BIOLOGICS IN DEPTH
Biologics are used to restore the immune system’s ability to fight infections and disease.1 A better understanding on how an overactive immune system causes atopic dermatitis can help you better appreciate the role of biologics in managing your condition.2-4
Flare-ups and Your Immune System
Atopic dermatitis is a result of Type 2 inflammation.2
When your immune system responds to threats, this results in inflammation.2 There are three types of inflammatory responses, depending on what your immune system is reacting against.2 Each type of response uses different immune cells and specific chemical signals.2
A Type 1 inflammatory response is used to fight viruses, cancer cells, and bacteria that invade cells.2 Your immune system uses Type 2 inflammatory responses for allergens and parasites, while Type 3 responses are for fungi and bacteria that do not invade cells.2
In atopic dermatitis, allergens or irritants trigger an overactive Type 2 inflammatory immune response, resulting in flare-ups and symptoms.2
Type 2 inflammation is also seen in other allergic diseases, like asthma and allergic rhinitis.2 So it’s possible for one person to have two or more of these diseases at the same time.2
Chemical Signals and the Itch-Scratch Cycle
IL-4 and IL-13 are important chemical signals in atopic dermatitis.2
Type 2 immune responses use several different chemical signals that result in inflammation.2 These chemical signals are one of the targets for biological therapy.
In atopic dermatitis, it is believed that two important chemical signals of Type 2 immune proteins called IL-4 and IL-13 are present in every stage of the disease.2 Both IL-4 and IL-13 may contribute to the symptoms in several ways.2-4
Increased levels of IL-4 contributes to allergic inflammation, promoting allergic antibodies and helping attract the cells responsible for the allergic immune response.4
IL-13 enhances the itch sensation,3 prompting the urge to scratch, helping perpetuate the itch-scratch cycle.
Both IL-4 and IL-13 may also affect the ability of the skin to block irritants and infections.3, 4 IL-13 in particular could weaken the skin barrier, allowing more irritants and germs to enter, thereby resulting in more inflammation.3
In addition to IL-4 and IL-13, there are several other chemical signals that are possibly involved in atopic dermatitis, which are under investigation.2, 4 These pieces of information increase our understanding of the disease, potentially giving doctors and patients more options for treatment.
How Biologics Help in Atopic Dermatitis
Biological therapies may be used to target the overactive immune system, by blocking some of the processes and signals that underlie the disease.1, 4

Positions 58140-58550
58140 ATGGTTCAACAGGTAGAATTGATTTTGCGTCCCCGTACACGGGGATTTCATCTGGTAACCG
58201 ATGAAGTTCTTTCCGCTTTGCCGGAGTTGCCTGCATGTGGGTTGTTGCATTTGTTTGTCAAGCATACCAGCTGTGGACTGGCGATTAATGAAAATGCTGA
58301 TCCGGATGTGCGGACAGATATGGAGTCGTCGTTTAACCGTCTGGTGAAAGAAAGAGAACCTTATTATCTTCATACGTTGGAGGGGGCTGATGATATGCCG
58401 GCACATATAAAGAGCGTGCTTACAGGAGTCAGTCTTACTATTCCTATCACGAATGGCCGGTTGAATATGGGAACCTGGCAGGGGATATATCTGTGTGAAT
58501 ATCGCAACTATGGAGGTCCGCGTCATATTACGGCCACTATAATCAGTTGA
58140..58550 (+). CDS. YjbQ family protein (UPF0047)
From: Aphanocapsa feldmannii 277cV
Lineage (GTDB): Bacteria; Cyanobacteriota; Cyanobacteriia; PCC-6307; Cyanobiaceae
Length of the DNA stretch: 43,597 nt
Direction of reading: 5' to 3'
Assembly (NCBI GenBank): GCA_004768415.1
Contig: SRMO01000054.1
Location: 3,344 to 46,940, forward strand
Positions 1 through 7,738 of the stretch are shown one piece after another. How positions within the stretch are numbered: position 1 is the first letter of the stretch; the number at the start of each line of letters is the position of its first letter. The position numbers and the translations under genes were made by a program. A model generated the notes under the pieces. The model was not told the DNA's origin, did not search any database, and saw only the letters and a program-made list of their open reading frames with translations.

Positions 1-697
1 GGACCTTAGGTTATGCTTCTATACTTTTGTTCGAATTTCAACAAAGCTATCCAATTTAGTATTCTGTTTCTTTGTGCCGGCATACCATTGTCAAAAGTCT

Biologics can be used to target Type 2 Inflammation.1, 2, 4
Biologics that may be useful for the treatment of atopic dermatitis are designed to block the actions of the chemical signals involved in the disease process.2, 4 Potential goals of such therapy include reducing the underlying inflammation, decreasing symptoms, helping break the itch-scratch cycle, and reducing flare-ups.2, 4
Research into the use of biologics for patients with moderate to severe atopic dermatitis have revealed quite promising results.2. 4 Studies have shown significant improvement in some patients in terms of sustained decrease in itchiness and other symptoms.2. 4
However, as with any other treatment, there are some potential side effects.2, 4 It’s important to discuss the pros and cons with a professional health expert before starting with any new medication.
- Stöppler, M.C. “Biological Therapy”, Balentine, J.R. (Editor), MedicineNet. https://www.medicinenet.com/biological_therapy/article.htm#what_is_biological_therapy (Accessed October 28, 2020).
- Maurer, M. & Wittmann, M. (2020). Type 2 inflammation in atopic dermatitis and beyond: shared pathophysiology and clinical management. In Maurer, M. (chair), ADVENT medical education symposium, European Academy of Allergy and Clinical Immunology (EAACI) Digital Congress 2020. https://www.emjreviews.com/allergy-immunology/symposium/type-2-inflammation-in-atopic-dermatitis-and-beyond-shared-pathophysiology-and-clinical-management/
- Furue, M., Ulzii, D., Nakahara, T., et al. (2020). Implications of IL-13Rα2 in atopic skin inflammation. Allergology International, 69(3), 412-416. https://www.sciencedirect.com/science/article/pii/S1323893020300113
- Deleanu, D. & Nedelea, I. (2019). Biological therapies for atopic dermatitis, an update. Exp Ther Med, 17(2), 1061-1067. https://www.ncbi.nlm.nih.gov/pmc/articles/PMC6327672/
Health information contained herein is provided for general educational purposes only. Your healthcare professional is the single best source of information regarding your health. Please consult your healthcare professional if you have any questions about your health or treatment.